If there is no dull and determined effort, there will be no brilliant achievement.
-Hsun-tzu (Xun Zi)
This one seems particularly appropriate for that madness that is NaNo, doesn’t it just?
Hsun-tzu (or Xun Zi, if you prefer that newfangled modern stuff) lived during the Warring States Period, and managed to do some deep and methodical thinking in chaotic times. You’ve more likely heard of Mencius than him, which is unfortunate, because some of his thinking is quite useful. Like his ideas on Heaven: he determined heaven’s not supernatural but natural, and one’s attention is best paid to people rather than to otherworldly stuff. Hard-headed and practical. Never mind the occasional dragon.
Pile up earth to make a mountain and wind and rain will rise up from it. Pile up water to make a deep pool and dragons will appear. Pile up good deeds to create virtue and godlike understanding will come of itself; there the mind of the sage will find completion. But unless you pile up little steps, you can never journey a thousand li; unless you pile up tiny streams, you can never make a river or a sea. The finest thoroughbred cannot travel ten paces in one leap, but the sorriest nag can go a ten days’ journey. Achievement consists of never giving up. If you start carving and then give up, you cannot even cut through a piece of rotten wood; but if you persist without stopping, you can carve and inlay metal or stone. Earthworms have no sharp claws or teeth, no strong muscles or bones, and yet above ground they feast on the mud, and below they drink at the yellow springs. This is because they keep their minds on one thing. Crabs have six legs and two pincers, but unless they can find an empty hole dug by a snake or a water serpent, they have no place to lodge. This is because they allow their minds to go off in all directions. Thus if there is no dark and dogged will, there will be no shining accomplishment; if there is no dull and determined effort, there will be no brilliant achievement. He who tries to travel two roads at once will arrive nowhere; he who serves two masters will please neither. The wingless dragon has no limbs and yet it can soar; the flying squirrel has many talents but finds itself hard pressed.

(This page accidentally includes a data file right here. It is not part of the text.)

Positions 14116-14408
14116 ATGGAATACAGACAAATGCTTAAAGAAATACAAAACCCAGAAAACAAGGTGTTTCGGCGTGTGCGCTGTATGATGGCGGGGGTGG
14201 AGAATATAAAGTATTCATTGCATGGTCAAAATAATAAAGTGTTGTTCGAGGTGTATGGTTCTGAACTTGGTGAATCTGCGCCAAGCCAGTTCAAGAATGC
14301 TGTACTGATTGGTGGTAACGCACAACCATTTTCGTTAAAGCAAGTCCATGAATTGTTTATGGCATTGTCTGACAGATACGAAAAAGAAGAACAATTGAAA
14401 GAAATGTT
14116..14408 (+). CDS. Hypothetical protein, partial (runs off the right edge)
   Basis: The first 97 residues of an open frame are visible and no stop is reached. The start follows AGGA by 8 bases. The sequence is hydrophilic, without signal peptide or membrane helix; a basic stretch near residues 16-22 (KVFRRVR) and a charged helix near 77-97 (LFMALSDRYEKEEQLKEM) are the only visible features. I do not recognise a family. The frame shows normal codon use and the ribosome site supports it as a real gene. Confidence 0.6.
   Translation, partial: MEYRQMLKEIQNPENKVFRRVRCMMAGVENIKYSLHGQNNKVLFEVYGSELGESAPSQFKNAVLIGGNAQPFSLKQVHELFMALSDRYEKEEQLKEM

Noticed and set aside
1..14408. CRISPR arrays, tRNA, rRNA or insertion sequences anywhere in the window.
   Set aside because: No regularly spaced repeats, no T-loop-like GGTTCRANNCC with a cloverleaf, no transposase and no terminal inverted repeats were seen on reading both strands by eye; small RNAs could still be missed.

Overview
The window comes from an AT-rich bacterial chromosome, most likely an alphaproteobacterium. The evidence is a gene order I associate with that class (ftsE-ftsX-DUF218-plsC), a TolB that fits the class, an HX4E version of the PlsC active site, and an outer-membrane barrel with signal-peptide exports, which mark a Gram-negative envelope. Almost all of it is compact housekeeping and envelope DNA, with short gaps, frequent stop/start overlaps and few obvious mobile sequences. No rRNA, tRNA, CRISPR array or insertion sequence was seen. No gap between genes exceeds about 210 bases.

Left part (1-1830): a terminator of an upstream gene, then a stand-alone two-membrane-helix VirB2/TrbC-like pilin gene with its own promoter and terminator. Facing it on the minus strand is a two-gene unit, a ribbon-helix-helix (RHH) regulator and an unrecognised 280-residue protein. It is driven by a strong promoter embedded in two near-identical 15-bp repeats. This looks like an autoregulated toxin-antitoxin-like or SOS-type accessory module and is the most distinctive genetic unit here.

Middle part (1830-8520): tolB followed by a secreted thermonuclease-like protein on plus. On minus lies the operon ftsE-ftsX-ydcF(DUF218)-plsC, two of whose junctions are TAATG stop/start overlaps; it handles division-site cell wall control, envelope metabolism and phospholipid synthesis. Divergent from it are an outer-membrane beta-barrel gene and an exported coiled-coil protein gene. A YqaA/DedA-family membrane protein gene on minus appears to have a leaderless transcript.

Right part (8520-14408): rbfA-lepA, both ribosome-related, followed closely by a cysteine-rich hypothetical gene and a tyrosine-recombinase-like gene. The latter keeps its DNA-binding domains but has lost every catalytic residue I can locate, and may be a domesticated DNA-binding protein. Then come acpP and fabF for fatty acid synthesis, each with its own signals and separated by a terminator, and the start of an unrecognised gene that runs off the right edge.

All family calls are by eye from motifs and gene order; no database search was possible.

As I said, dragons. But the point still stands. He seems to have been a very practical, pragmatic fellow, and the above is good to remember when you’re in the middle of a long, hard slog and wondering if it’s worth keeping on.
Here’s another passage I quite like:
If you do not climb a high mountain, you will not comprehend the highness of the heavens; if you do not look down into a deep valley, you will not know the depth of the earth; and if you do not hear the words handed down from the ancient kings, you will not understand the greatness of learning. Children born among the Han or Yüeh people of the south and among the Mo barbarians of the north cry with the same voice at birth, but as they grow older they follow different customs. Education causes them to differ.
There you are. A whiff of geology, a celebration of learning, and insight into the truth of humanity, all in one short go.
Now, if you’ll excuse me, I must be on with the dull-and-determined in hopes the brilliant will follow.